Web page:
Damnation Alley

More Zelazny, this time a retro-review from August 2, 2009.

Review: Damnation Alley, Roger Zelazny, 1969.Damnation Alley

Hell Tanner, the last of the Hells Angels, gets a pardon from the Nation of California – if he takes plague vaccine from Los Angeles to Boston. To make it, though, he has to go through Damnation Alley — what’s left of America after a nuclear war. It’s a land of giant critters, volcanoes, biker gangs, and storms that drop boulders out of the sky. Along the way, murdering, pimping, thieving Tanner decides he may just like to have a go at being a hero …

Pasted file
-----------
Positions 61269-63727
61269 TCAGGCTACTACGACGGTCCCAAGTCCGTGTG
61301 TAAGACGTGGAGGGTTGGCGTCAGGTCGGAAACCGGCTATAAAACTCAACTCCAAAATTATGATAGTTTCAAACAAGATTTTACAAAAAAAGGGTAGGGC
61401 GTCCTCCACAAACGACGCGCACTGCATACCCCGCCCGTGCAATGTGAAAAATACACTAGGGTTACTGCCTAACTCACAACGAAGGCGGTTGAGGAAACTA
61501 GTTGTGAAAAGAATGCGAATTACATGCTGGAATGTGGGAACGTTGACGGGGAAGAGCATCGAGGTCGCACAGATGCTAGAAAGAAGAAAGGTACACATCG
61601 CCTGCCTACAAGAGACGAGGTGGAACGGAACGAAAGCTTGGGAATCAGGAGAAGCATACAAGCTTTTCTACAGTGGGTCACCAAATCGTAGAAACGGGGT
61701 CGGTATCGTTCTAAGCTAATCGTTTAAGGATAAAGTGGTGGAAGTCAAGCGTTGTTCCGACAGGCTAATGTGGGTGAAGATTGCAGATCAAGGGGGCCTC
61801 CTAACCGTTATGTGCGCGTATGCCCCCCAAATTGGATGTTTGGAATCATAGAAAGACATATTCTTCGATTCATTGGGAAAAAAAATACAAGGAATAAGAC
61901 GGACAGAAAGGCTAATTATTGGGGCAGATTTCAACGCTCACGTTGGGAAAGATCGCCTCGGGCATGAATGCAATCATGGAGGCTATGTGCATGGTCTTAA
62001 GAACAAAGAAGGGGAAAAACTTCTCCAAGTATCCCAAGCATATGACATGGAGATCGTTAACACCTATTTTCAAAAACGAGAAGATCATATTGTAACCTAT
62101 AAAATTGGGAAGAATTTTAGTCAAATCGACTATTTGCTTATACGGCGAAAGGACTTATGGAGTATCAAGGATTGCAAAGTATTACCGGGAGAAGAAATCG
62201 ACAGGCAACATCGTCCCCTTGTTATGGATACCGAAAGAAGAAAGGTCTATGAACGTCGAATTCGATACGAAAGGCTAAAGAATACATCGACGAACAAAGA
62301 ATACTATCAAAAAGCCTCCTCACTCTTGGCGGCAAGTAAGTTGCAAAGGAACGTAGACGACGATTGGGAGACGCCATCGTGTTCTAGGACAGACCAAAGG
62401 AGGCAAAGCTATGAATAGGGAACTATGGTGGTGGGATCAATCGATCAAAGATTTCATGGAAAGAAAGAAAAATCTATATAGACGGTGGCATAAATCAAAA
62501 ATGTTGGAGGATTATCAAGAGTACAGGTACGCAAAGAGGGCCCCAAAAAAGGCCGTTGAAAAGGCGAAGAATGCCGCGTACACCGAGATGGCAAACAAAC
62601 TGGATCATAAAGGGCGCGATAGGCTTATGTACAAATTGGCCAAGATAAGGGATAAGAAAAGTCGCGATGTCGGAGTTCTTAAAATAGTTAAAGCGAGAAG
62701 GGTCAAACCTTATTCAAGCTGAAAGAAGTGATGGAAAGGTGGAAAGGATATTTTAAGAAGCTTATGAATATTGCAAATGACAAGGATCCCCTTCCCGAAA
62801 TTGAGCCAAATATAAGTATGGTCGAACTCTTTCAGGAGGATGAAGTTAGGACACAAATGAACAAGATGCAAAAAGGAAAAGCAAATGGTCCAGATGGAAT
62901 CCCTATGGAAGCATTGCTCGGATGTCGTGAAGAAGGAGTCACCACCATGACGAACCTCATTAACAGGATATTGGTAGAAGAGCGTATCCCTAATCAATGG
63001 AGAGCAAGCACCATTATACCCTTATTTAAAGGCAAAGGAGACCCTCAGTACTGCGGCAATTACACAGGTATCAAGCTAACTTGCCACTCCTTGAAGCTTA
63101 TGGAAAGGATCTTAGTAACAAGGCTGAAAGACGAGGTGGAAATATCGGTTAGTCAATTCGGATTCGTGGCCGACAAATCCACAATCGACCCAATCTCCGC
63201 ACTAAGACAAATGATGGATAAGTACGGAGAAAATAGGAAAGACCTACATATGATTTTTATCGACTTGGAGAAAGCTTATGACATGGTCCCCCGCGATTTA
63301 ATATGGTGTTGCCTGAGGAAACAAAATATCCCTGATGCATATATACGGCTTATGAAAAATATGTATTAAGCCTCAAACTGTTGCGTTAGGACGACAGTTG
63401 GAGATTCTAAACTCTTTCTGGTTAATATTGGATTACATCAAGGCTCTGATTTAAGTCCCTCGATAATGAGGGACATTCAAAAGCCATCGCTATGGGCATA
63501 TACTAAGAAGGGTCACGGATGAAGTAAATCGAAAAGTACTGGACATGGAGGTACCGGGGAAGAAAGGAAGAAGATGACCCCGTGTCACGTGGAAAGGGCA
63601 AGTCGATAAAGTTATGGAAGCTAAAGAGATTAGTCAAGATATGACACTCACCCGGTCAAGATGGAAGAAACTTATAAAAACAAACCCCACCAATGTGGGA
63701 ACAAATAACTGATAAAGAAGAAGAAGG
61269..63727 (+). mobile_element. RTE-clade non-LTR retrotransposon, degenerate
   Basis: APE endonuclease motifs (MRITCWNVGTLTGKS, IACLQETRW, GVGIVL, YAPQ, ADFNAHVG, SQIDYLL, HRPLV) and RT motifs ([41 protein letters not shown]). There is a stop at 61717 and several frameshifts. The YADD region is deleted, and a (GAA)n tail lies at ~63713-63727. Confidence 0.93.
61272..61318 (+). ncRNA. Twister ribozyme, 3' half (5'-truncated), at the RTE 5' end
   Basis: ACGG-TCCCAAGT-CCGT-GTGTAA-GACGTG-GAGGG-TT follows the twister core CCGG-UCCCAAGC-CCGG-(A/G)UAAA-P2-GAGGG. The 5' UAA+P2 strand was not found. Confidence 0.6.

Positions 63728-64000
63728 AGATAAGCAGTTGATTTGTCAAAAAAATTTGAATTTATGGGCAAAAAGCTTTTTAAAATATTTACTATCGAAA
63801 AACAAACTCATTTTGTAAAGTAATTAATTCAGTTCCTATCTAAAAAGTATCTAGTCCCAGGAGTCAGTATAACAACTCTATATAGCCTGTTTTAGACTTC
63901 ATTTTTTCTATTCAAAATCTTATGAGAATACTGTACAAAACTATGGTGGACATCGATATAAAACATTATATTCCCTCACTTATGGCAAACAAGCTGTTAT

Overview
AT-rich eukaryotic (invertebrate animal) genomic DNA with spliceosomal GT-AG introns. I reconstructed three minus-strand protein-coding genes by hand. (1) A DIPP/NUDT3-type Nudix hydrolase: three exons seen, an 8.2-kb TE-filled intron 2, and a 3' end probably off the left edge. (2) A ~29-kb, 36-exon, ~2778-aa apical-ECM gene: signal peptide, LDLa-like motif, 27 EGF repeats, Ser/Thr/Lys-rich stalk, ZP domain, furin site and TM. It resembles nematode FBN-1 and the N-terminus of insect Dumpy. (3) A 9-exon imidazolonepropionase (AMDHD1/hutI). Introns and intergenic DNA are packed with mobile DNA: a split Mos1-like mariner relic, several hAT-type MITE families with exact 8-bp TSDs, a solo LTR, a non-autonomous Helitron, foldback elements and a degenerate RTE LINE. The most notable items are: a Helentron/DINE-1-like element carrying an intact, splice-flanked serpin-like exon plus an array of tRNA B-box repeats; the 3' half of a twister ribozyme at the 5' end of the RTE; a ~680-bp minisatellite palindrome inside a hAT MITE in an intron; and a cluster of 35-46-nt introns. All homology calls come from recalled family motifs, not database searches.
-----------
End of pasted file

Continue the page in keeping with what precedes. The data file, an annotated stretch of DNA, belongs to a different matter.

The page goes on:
This is a fast-paced, very enjoyable adventure story told in prose colorful in every sense of the word. Zelazny himself preferred the shorter novella version. He was right. The added bits about life in plague-ridden Boston don’t add much and a poetic, impressionistic section on the source and circulation of the winds that plague the world breaks up the pacing and tone. And, needless to say, there’s little in the way of plausible science. Still, those are minor blemishes, and the story is worth reading in either version.


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